- How are pituitary tumors treated?
- Surgery for pituitary tumors
- Radiation therapy for pituitary tumors
- Medicines to treat pituitary tumors
- Clinical trials for pituitary tumors
- Complementary and alternative therapies for pituitary tumors
- Treatment of functional (hormone-producing) pituitary tumors
- Treatment of non-functional (not hormone-producing) pituitary tumors
- Treatment of pituitary carcinomas
- More treatment information for pituitary tumors
Medicines to treat pituitary tumors
Several medicines can be used to treat pituitary tumors that are making hormones.
Drugs for prolactin-secreting tumors (prolactinomas)
Drugs called dopamine agonists, such as bromocriptine (Parlodel®) and cabergoline, are very effective in both blocking prolactin production by prolactinomas and preventing growth of these tumors. Although both drugs are effective, cabergoline lasts longer than bromocriptine, so it does not need to be taken as often.
Most people with prolactinomas are able to control their prolactin levels with medicine. The drugs are also very effective in reducing the size of most prolactin-secreting macroadenomas. In fact, these drugs work so well that surgery is usually not needed for prolactinomas. Only about 1 out of 5 of these tumors does not shrink with treatment. Even if the tumor doesn’t shrink, these drugs often can keep prolactinomas from growing larger. If successful, the drug treatment may be continued for life.
Possible side effects of these drugs include drowsiness, dizziness, nausea, vomiting, diarrhea or constipation, confusion, and depression. Another “side effect” is that these drugs may restore fertility in women whose high prolactin levels had been causing infertility. Cabergoline may cause fewer side effects than bromocriptine, but it might also increase the risk of heart valve problems. However, this is rare in patients taking this drug for prolactinomas.
Drugs for growth hormone-secreting tumors
Octreotide (Sandostatin®) is a man-made form of the natural hormone somatostatin. Somatostatin, which is made in the pituitary and other glands, blocks growth hormone (somatotropin) production by adenomas and returns insulin-like growth factor-1 (IGF-1) to normal levels in about two thirds of patients. It is first given as an injection under the skin 3 times per day. A longer acting form is available, which can be given as a monthly injection. A newer, similar drug called lanreotide (Somatuline®) is given as an injection about once a month. Doctors measure how well these drugs are working by testing blood growth hormone and IGF-1 levels. Tumors tend to shrink very slowly with these drugs.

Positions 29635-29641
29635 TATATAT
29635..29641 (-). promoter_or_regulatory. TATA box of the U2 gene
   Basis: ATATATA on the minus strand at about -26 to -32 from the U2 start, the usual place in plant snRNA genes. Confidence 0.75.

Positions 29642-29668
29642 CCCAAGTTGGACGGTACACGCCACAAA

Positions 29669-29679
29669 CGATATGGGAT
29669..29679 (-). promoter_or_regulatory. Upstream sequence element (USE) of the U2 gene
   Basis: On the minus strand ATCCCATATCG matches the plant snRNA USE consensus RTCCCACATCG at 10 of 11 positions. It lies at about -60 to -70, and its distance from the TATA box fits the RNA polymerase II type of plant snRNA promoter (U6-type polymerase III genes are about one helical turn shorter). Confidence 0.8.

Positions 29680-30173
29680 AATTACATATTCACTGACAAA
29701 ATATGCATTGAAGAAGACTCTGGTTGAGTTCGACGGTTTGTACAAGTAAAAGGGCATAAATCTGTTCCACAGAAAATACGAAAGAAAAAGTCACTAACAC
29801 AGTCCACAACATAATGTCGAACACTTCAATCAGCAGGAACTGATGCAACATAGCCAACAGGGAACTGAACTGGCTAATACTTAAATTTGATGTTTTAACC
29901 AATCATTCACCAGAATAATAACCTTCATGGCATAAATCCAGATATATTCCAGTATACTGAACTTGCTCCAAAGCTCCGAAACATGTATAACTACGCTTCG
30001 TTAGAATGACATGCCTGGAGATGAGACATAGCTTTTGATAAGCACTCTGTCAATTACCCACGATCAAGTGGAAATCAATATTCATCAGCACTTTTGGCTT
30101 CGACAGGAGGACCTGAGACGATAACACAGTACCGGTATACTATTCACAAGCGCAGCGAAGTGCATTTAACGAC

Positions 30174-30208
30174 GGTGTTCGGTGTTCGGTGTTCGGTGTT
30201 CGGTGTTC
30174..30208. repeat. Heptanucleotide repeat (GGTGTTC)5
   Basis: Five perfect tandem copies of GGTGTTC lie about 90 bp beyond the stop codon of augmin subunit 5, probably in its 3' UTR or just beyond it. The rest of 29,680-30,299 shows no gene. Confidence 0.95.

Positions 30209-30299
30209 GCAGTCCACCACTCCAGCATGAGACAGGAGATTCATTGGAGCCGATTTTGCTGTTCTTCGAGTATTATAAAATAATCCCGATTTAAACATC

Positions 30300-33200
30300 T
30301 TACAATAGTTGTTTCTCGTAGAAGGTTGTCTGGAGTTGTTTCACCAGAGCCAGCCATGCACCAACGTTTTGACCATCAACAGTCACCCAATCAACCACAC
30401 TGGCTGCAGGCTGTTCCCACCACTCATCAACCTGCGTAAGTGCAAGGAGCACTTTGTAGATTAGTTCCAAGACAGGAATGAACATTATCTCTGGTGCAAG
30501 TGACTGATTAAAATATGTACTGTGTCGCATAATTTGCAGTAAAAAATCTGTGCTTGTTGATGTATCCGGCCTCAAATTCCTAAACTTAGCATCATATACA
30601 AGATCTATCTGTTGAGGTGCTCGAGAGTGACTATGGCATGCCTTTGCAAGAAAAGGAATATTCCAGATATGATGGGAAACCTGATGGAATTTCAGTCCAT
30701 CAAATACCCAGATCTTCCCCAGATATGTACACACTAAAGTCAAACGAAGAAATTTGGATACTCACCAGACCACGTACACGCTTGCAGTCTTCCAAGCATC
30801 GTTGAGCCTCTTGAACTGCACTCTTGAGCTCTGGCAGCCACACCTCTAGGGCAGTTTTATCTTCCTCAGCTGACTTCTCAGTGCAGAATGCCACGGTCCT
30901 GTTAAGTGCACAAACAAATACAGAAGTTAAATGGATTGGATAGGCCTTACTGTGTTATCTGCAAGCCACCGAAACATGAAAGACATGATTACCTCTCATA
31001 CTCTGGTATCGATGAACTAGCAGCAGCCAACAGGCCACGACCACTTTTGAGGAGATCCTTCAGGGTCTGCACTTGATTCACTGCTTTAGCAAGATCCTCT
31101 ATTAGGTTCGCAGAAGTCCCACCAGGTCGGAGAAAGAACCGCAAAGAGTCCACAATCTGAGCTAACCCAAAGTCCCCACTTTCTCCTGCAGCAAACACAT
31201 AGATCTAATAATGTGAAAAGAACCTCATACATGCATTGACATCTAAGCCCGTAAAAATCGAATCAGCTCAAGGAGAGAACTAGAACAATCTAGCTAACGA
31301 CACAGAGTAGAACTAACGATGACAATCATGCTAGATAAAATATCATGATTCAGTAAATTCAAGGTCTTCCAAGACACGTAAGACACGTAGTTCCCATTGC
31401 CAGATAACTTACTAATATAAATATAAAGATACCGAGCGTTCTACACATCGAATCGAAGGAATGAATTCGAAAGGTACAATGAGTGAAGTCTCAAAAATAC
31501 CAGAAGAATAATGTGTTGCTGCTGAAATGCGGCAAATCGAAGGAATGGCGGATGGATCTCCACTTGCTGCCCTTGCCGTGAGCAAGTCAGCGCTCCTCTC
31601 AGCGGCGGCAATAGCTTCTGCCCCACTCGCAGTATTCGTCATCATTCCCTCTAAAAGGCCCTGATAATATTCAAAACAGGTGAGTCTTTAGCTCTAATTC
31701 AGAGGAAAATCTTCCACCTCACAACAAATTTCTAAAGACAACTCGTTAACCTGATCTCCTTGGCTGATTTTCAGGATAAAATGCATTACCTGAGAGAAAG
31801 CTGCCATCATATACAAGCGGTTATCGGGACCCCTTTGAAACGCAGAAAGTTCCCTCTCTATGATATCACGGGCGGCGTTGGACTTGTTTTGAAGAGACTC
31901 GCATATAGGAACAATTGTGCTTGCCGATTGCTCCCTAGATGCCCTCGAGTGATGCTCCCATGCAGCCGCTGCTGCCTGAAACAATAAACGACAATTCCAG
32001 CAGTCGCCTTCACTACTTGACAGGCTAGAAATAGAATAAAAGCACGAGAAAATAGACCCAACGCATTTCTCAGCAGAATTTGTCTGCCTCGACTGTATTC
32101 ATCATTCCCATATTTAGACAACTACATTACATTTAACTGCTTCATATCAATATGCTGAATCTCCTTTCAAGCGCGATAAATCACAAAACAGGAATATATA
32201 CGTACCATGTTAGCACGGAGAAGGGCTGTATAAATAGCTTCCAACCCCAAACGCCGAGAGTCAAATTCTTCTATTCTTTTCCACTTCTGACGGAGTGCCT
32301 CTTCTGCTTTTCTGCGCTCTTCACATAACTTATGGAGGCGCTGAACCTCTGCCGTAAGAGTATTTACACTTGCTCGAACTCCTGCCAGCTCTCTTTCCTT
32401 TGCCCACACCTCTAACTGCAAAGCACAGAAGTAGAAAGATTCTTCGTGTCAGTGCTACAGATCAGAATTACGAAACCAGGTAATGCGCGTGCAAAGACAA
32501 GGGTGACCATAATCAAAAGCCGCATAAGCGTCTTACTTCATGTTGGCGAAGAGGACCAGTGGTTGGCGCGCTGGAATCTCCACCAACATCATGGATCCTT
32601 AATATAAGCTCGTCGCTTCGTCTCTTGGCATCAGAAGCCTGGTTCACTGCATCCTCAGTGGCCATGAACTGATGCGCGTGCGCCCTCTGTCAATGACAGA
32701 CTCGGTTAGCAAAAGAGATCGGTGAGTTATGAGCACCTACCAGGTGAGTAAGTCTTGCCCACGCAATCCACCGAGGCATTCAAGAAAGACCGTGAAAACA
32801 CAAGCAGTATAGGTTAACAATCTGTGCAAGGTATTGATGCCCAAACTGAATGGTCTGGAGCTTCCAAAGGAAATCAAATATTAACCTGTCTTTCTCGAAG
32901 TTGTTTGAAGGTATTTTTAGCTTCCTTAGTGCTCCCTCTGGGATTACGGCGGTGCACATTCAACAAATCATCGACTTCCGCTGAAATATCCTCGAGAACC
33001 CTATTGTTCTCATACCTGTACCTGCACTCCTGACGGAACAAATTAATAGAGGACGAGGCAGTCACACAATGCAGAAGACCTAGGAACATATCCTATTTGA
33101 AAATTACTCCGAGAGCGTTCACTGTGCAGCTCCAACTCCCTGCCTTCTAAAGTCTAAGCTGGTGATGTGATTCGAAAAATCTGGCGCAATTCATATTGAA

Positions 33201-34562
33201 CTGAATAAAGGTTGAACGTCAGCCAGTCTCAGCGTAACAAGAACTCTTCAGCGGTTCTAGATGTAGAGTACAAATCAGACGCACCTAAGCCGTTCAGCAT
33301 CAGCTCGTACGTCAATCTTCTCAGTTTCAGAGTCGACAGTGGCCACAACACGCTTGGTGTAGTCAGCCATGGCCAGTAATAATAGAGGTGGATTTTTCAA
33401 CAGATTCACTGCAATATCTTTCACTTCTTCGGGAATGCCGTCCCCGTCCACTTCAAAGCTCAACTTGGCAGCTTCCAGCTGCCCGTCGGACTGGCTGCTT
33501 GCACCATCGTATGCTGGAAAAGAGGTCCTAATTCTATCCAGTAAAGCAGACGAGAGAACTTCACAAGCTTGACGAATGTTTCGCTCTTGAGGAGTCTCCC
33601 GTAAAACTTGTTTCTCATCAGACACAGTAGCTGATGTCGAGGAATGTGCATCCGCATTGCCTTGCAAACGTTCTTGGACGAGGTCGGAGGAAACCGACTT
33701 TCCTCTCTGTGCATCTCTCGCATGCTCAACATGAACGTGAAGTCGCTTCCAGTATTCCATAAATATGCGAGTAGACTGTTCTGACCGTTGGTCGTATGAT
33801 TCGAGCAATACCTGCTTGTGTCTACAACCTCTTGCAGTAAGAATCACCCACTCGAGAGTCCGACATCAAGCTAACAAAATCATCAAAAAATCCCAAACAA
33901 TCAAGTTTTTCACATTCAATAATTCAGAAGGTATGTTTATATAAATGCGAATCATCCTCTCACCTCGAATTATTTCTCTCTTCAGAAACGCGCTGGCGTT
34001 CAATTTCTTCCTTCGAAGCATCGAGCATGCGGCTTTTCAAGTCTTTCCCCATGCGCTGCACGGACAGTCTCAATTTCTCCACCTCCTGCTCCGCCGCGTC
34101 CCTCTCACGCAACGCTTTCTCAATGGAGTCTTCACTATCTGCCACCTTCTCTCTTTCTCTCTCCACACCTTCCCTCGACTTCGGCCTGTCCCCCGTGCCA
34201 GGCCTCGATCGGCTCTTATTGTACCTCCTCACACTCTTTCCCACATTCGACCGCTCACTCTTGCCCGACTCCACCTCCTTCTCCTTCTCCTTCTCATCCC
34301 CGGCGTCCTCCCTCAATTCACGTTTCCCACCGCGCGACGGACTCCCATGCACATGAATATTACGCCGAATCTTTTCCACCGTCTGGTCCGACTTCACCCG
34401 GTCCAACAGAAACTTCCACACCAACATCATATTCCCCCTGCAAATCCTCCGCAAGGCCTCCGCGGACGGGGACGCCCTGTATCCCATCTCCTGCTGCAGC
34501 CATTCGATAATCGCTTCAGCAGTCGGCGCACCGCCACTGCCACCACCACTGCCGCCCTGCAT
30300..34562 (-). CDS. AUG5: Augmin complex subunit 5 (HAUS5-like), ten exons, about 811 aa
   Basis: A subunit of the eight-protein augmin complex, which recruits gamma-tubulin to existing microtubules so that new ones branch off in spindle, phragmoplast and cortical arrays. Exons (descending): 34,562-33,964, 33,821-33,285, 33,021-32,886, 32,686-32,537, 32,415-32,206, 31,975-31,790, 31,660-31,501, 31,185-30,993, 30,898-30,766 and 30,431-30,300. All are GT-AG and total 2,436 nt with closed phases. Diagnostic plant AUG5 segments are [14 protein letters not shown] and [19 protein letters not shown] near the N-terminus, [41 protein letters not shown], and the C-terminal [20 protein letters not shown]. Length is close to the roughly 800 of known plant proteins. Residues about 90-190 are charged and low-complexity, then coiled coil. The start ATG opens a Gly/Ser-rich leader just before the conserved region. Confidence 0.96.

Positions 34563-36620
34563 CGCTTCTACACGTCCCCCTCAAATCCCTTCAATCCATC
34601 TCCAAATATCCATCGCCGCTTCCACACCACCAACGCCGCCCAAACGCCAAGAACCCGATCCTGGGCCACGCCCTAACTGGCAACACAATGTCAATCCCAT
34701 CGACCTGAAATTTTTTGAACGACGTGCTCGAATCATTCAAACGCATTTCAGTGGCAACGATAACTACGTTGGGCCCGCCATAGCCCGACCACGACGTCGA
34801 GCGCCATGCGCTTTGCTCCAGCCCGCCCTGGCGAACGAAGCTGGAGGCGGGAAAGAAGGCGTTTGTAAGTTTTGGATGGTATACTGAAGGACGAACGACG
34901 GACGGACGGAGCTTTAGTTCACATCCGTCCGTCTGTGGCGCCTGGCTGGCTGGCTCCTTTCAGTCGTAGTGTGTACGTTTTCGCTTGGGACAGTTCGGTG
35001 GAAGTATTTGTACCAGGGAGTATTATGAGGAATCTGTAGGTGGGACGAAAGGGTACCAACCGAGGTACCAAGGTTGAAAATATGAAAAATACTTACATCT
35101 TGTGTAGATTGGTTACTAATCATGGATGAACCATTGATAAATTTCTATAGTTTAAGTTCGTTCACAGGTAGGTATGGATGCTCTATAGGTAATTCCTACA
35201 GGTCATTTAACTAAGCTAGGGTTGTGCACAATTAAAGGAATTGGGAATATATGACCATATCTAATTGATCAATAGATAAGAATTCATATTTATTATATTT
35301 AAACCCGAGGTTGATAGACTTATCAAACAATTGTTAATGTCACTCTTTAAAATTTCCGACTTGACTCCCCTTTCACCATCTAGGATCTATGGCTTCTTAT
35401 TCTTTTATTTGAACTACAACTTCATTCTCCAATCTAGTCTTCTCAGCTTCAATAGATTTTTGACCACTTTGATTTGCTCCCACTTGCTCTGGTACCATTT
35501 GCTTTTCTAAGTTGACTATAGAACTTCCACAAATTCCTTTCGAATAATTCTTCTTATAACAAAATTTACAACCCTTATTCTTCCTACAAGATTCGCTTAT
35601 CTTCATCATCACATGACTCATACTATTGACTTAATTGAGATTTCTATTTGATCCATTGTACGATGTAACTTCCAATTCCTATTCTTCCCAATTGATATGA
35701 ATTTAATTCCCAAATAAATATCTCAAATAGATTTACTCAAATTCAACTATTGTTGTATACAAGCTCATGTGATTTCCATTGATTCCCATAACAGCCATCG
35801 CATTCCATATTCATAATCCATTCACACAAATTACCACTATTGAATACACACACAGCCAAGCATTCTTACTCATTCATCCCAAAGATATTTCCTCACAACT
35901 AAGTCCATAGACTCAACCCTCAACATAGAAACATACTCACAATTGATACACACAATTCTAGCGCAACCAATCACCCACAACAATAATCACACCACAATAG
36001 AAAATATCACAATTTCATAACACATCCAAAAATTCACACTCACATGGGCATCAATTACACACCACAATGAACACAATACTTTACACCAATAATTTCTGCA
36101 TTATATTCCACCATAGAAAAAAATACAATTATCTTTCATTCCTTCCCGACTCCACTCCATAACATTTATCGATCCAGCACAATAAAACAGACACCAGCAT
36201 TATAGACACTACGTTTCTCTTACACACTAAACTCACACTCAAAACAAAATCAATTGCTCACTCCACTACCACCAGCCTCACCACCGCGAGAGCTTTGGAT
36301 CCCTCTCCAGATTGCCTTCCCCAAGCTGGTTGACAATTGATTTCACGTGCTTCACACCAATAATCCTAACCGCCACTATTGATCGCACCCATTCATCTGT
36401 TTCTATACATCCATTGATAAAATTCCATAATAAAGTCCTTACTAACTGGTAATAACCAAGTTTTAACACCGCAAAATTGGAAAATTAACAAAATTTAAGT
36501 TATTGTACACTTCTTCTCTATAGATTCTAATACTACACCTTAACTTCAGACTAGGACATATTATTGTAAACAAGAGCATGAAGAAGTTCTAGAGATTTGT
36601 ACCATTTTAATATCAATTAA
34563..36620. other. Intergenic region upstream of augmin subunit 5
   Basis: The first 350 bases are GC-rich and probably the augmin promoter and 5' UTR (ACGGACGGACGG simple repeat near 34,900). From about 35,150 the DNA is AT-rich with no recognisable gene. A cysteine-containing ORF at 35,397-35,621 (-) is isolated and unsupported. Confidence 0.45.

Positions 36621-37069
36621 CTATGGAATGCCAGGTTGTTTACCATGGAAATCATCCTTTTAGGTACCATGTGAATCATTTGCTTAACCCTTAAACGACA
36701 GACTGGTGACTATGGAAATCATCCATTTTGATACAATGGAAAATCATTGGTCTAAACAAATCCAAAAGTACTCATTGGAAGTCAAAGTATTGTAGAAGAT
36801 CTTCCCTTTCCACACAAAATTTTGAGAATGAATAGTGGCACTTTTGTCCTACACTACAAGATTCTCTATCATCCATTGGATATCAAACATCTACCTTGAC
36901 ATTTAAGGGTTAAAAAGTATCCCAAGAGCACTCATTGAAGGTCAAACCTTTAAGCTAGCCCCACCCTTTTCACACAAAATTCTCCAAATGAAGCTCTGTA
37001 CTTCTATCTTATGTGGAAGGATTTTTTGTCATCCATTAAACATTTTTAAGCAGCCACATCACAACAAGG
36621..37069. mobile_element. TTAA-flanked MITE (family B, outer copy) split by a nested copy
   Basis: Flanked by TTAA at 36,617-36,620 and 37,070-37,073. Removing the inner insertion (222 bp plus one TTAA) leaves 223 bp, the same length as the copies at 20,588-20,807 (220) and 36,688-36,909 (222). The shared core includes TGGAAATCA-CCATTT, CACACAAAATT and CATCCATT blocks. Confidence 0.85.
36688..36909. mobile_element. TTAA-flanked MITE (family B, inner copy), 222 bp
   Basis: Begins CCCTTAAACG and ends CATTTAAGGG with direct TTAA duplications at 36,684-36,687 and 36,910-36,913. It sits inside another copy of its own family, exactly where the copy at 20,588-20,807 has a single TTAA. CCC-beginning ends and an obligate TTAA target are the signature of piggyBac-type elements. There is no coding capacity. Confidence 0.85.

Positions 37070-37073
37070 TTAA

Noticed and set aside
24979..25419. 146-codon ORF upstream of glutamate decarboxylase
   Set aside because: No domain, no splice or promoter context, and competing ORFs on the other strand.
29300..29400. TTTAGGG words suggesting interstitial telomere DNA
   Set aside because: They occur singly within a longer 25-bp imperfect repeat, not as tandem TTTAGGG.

Both drugs can have minor side effects, such as nausea, vomiting, diarrhea, stomach pain, dizziness, headache, and pain at the site of injection. Many of these side effects improve or even go away with time. They can also cause gallstones and may worsen diabetes if a person has it.
Dopamine agonists such as bromocriptine or cabergoline may reduce growth hormone levels in about 1 out of 5 patients. Unfortunately, higher doses are needed for these tumors than for prolactinomas, and some patients have trouble with the side effects they can cause (discussed above). An advantage of these drugs is that they can be taken as a pill.
Pegvisomant (Somavert®) is a newer drug that works by blocking the action of growth hormone on other cells. It is very effective in lowering blood IGF-1 levels, but it doesn’t block growth hormone secretion by the pituitary gland or shrink pituitary tumors. It has few side effects, although it may lower blood sugar levels and cause mild liver damage in some people. It is given by daily injection under the skin.
Drugs for corticotropin (ACTH)-secreting tumors
Medicines are not usually part of the treatment of these tumors unless surgery and radiation therapy don’t work (or if the effects of radiation have not yet been felt). Cyproheptadine (Periactin®) suppresses ACTH production in about half of these tumors. For patients who do not respond to cyproheptadine, several drugs can be used to keep the adrenal gland from making cortisol. These include ketoconazole, aminoglutethimide, etomidate, metyrapone, mifepristone, and mitotane. These drugs can be hard to take because of side effects, but they can have a clear benefit when surgery is not an option.
Drugs to treat thyrotropin (TSH)-secreting tumors
For these tumors, drugs such as octreotide and lanreotide (somatostatin analogs) can usually reduce the amount of TSH that is produced. Bromocriptine or cabergoline (dopamine agonists) can also be used. These drugs are discussed in more detail above.
Last Medical Review: 01/11/2013
Last Revised: 01/11/2013